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Raíces means Roots Raíces Cultural Center is a New Jersey Nonprofit Corporation that works to preserve Puerto Rican, Cuban, and other Caribbean cultures as reflected in music, art, dance, history and the natural arts. Raíces Cultural Center’s principal goal is the investigation, compilation, documentation, preservation, and dissemination of traditional Caribbean culture through art, history, and ecology.


  • Raíces Cultural Center Folkloric Ensemble. Rumba, batá, bomba, plena, són, comparsa, seis, and aguinaldo are some of the genres the ensemble performs and presents.
  • Gabriel Muñoz & Melodías Borinqueñas amazing performance at the Forum Theatre Cultural Arts Center Saturday, September 22.
  • From Raíces Blog: A recent entry about Día de los muertos in November where the community came to Francisco Gómez' home to share cultural traditions from Guyana, Puerto Rico, and Cuba.

Raíces means roots. Raíces Cultural Center has put down its roots in the Hub City of New Brunswick, creating a home for the cultural arts and sustainable ecology in Central NJ.

Raíces Cultural Center is a non- profit organization in New Brunswick dedicated to the investigation, celebration, education, and preservation of Caribbean cultures in the northern New Jersey area.

Raíces has many activities. It has an ecology and sustainable practices portion of its programming. This includes gardening and seeding workshops, a seed library, and seed co-op. They also have a Folkloric Music and Dance Ensemble that performs traditional Bomba and Plena and other Caribbean and South American dance traditions. Through dance, folkloric music, history, performances, and sustainable ecology, Raíces seeks to create a harmonious balance with nature while preserving the cultural heritage of Caribbean communities. Raíces also seeks to empower local communities through accessible, affordable cultural programming as well as through dissemination of Caribbean culture through art, history, and ecology. Raíces' Folkloric Ensemble embodies its sense of community, a connection to history and heritage. They perform the folkloric traditions like Rhumba, báta, bomba, plena, són, comparsa, seis, and aguinaldo. They also educate their audiences on the traditions and historical context behind the music. Often these narratives relate to the spiritual indigenous inheritances, the heritage of colonialism, the trans -Atlantic slave trade, and connections to African and Caribbean people in the diaspora.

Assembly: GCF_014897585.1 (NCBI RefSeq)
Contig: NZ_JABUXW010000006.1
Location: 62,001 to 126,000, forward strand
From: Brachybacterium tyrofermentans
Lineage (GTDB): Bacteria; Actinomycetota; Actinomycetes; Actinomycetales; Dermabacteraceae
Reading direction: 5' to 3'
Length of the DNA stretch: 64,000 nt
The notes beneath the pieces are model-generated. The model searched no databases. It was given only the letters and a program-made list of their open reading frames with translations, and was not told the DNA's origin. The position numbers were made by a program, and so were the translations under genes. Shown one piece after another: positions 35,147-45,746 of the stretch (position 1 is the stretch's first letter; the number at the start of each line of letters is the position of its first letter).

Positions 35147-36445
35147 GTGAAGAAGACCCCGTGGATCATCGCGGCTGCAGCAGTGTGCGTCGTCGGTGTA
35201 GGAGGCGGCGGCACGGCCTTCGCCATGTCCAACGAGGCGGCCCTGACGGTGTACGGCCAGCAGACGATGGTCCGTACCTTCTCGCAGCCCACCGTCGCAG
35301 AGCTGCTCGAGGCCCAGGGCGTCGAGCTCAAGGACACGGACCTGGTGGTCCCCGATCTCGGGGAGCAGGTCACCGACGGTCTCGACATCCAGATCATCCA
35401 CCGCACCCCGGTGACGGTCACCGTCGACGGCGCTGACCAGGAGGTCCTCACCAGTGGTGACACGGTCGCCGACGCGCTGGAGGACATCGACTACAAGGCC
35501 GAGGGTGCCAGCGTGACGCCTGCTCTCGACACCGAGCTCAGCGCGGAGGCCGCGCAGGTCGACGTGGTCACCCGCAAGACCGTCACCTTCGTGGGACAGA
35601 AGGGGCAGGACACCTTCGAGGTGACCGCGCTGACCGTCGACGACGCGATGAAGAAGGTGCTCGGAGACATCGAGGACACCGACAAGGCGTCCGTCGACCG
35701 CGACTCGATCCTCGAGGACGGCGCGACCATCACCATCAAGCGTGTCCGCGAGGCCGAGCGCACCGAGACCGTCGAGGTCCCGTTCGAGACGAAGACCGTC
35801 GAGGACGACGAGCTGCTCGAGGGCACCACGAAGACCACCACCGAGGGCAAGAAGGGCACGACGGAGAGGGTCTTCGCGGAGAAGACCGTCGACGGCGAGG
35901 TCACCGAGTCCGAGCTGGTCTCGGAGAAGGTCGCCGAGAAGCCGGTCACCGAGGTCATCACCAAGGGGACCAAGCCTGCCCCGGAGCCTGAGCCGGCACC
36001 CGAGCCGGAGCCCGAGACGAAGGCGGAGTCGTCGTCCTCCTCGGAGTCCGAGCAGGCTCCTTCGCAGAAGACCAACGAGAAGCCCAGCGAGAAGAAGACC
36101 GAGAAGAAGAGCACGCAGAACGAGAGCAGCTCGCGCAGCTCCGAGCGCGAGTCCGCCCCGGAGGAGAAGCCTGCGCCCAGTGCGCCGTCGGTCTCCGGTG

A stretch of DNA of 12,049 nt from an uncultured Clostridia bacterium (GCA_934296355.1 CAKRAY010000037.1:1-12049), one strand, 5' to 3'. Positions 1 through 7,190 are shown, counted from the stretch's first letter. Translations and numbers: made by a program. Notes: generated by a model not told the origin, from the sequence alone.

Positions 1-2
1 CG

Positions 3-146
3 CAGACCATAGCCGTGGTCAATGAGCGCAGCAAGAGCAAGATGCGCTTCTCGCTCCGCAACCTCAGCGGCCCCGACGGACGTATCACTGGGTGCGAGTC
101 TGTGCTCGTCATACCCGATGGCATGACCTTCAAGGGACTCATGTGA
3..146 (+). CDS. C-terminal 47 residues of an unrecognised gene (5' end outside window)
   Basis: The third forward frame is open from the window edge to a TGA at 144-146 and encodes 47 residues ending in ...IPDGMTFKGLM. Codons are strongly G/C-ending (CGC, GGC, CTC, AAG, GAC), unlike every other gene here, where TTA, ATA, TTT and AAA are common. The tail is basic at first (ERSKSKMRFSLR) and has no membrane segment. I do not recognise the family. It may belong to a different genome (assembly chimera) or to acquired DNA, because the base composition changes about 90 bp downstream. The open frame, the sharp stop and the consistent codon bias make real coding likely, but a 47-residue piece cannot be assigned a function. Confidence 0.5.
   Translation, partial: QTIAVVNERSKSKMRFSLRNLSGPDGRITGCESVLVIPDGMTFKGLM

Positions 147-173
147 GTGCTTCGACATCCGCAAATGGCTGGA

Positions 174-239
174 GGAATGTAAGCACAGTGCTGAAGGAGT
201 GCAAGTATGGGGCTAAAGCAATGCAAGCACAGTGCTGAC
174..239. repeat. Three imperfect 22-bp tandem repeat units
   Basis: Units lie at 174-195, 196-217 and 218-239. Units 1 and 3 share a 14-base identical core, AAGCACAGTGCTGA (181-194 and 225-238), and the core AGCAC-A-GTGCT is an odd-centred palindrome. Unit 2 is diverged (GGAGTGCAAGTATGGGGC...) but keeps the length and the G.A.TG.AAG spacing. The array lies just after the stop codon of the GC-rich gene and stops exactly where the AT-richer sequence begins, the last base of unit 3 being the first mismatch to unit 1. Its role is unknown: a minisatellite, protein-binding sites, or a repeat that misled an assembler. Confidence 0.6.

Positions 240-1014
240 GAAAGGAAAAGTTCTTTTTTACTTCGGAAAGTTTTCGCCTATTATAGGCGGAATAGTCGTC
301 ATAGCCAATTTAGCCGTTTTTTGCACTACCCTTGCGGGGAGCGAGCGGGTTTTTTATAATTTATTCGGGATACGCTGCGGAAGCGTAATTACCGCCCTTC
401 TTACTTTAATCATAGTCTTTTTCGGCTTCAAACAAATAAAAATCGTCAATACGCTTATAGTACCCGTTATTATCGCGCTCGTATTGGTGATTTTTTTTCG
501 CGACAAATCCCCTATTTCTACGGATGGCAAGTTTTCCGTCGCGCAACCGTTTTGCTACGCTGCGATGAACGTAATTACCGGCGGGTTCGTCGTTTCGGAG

Raíces expresses love for its community through service, its performances, its sustainable ecology programming, passion for Puerto Rican, Cuban, and all Caribbean cultures.  

Like Puerto Rican music, Puerto Rican spiritual traditions have a myriad of influences. In addition to Catholicism imported from Spain, the tradition of Santeria and a version of Afro -Christian Catholicism combine with Indigenous practices, and a variety of African belief systems. The Puerto Rican heritage, like many Caribbean peoples, is comprised of this array of multiple influences; from the indigenous Taíno people who occupied the island before the conquest by Europeans from Spain, to the Spanish population who devastated the indigenous Taíno, and also from enslaved persons who were brought from Africa. This cultural complexity is amplified when considering that Puerto Ricans are also American citizens, so when they emigrate, they experience cultural tensions from yet another perspective. Art and connection to traditional culture is a way to celebrate and preserve cultural heritage while creating new connections and community cohesion through shared values. 

“Music is a story of survival and determination” says musician Joe Bataán. In many ways, the Folkloric traditions celebrate shared values with a sense of community and in another way, they explain and recount a painful history of colonization and its subsequent political, social and economic unrest. This history is something that can not be forgotten. The history is able to be disseminated through the music.

1.    Romberg, Raquel. “Whose Spirits Are They? The PoliticaEconomy of Syncretism and Authenticity. Journal of Folklore ResearchVol. 35, No. 1, Special Issue: International Rites (Jan. - Apr., 1998), pp. 69-82 

2.    Solis, Ted. "You Shake Your Hips Too Much": Diasporic Values and Hawai'i Puerto Rican Dance Culture" EthnomusicologyVol. 49, No. 1 (2005): pp. 75-119. 

3.  Rivera, Raquel Z., Mamadou Diouf , Ifeoama Kiddow Nwankwo. “New York Bomba: Puerto Ricans, Dominicans, and a Bridge Called Haiti”from Rhythms of the Afro-Atlantic World: Rituals and Remembrances. Michigan: University of Michigan Press, 2010. 

4.   Román, Reinaldo L. “Scandalous Race: Garveyism, the Bomba, and the Discourse of Blackness in 1920s Puerto Rico”.Caribbean StudiesVol. 31, No. 1, Garveyism and the Universal Negro Association in the Hispanic Caribbean (Jan. - Jun., 2003): pp. 213-259.

5.  Official Tourism Website of New Jersey, Things To Do, VisitNJ.org, https://www.visitnj.org/nj-performing-arts/raices-cultural-center, 2019.

6.Press Release Monmouth County, Newsbrief, News for Monmouth County, https://www.ahherald.com/newsbrief/arts-news/9915-raices-cultural-center-brings-the-spirit-of-the-drum-to-perth-amboy, 2019

7.Raíces Cultural Center, Raíces Cultural Center on Vimeo, Vimeo.com, https://vimeo.com/raicesculturalcenter, 2019.

 

Image Sources(Click to expand)

http://www.raicesculturalcenter.org/raices-cultural-center-ensemble/

http://www.raicesculturalcenter.org/gabriel-munoz-melodias-borinquenas-raices-roots-music-concert-series/

https://i0.wp.com/www.raicesculturalcenter.org/blog/wp-content/uploads/2019/11/Day-of-the-Dead-Celebration-2-11.2.2019.png?w=2004